WILLOW AT THE LIBRARY The Lawrence Public Library has begun hosting staff and volunteers from the Willow Domestic Violence Center on Monday mornings from 9 a.m.noon. The trained advocates are available for informal talks or confidential sessions.
New books from the Ball duo, Lisa McLendon, and Patricia Lockwood
Although, Sian notes, her current project is actually something quite different. It began with a school assignment that she and a friend turned into a short story, and then into the first chapter of an adventure. Sian thinks they might have a new book on their hands. “That’s news to me,” Timothy says with a proud smile. “That’s exciting.” GOOD-FOR-YOU GRAMMAR Lisa McLendon’s The Perfect English Grammar Workbook (Zephyros Press, 2017) releases during heady times for the wordnerd crowd. Just weeks after her book went on sale, two of the nation’s most influential style guides (The Associated Press Stylebook and The Chicago Manual of Style) approved use of a somewhat controversial “singular they” pronoun. At the same time, a multimillion dollar court hearing hinged on a grammar rule known as the “serial” or the “Oxford” comma; a presidential Twitter
account regularly upended standard speech; and social-media-savvy teens across the world continued to cycle through buzzwords, bend punctuation rules, and reinvent common phrasings. These rapid changes fascinate McLendon, who heads the University of Kansas drop-in writing center for journalism students. A Russian linguistics scholar and former newspaper editor, she describes herself as a “bit of a descriptionist”—someone who believes that rules for language should generally follow how that language is spoken and used in everyday situations. But McLendon also believes in adhering to standards, particularly for professional career work. “When you are writing professional prose, you really still do need to follow current standards of capitalization and punctuation,” says McLendon. “You do need to put apostrophes in the right place,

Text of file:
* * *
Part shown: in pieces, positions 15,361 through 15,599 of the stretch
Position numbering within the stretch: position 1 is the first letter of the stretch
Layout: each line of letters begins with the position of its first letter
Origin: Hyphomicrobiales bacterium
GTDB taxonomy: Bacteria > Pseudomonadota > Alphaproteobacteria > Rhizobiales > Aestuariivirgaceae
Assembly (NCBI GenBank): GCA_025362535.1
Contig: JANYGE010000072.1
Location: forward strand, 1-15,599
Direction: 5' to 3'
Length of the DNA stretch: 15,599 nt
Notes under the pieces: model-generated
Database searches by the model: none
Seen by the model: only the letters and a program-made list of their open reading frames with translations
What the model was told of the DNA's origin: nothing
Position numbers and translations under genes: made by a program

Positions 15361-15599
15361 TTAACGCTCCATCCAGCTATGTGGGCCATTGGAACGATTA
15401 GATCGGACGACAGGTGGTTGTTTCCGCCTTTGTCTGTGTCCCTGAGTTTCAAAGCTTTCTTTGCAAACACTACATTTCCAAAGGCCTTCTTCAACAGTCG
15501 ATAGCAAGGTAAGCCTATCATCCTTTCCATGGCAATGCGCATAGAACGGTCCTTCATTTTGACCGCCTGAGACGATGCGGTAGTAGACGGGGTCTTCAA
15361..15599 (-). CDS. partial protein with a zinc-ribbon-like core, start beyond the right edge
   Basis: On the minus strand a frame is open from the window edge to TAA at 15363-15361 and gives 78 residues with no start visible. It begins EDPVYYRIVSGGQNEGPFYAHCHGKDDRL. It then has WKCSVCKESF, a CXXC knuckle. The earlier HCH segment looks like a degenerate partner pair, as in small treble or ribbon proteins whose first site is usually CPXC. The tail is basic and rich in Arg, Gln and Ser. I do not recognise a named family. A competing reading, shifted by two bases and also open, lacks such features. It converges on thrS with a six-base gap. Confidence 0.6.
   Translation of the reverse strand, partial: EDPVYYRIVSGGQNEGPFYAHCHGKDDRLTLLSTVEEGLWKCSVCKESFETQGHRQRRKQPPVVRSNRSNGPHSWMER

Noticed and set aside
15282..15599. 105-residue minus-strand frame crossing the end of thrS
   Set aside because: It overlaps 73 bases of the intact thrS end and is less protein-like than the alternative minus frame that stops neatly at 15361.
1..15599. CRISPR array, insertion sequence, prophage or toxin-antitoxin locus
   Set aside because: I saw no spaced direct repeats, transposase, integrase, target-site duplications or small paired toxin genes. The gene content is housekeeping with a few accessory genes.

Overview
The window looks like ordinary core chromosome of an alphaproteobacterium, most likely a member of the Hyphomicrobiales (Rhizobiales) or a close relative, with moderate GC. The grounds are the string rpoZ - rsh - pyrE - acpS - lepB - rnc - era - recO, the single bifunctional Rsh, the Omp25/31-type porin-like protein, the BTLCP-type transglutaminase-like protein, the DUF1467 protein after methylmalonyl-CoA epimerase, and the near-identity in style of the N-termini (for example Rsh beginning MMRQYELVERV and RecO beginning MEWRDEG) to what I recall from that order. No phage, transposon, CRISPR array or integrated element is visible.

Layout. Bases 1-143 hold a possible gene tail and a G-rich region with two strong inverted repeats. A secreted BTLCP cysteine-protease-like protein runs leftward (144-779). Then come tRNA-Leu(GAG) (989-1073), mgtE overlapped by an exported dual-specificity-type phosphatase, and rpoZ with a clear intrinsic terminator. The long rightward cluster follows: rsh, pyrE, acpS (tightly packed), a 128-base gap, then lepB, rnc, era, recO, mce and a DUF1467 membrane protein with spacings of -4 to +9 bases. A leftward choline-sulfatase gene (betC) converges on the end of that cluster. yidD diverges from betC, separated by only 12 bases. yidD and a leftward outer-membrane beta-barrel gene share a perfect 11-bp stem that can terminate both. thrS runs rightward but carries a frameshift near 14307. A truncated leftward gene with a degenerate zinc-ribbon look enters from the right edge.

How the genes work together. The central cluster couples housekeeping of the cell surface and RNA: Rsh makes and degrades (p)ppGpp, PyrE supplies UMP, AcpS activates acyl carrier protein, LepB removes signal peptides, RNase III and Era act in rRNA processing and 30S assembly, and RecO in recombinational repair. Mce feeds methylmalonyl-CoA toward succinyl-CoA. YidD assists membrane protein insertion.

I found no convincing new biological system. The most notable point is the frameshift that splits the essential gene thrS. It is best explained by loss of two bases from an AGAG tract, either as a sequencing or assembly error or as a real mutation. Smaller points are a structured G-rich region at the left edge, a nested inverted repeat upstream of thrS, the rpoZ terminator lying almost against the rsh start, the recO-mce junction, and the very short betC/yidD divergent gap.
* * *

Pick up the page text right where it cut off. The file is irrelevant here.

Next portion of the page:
you do need those in there because— whether it is fair or not, whether it is right or not—people do judge you on your language. And if all they see of you is your written language, then they will judge you on your written language, on your writing. A lot of times you make that first impression in writing, and you don’t want to blow it.” McLendon’s book can be read alone or as a companion to Perfect English Grammar by Grant Barrett (host of public radio’s A Way with Words). Each chapter introduces a grammar concept, discusses its importance, provides examples, and then takes the reader through practice exercises. McLendon acknowledges most people won’t think of her book as guilty-pleasure reading, but she hopes adult professionals will find it engaging and useful. “I realize, okay, you might not think grammar is going to be fun,” McLendon says. “But at least don’t think it is out to get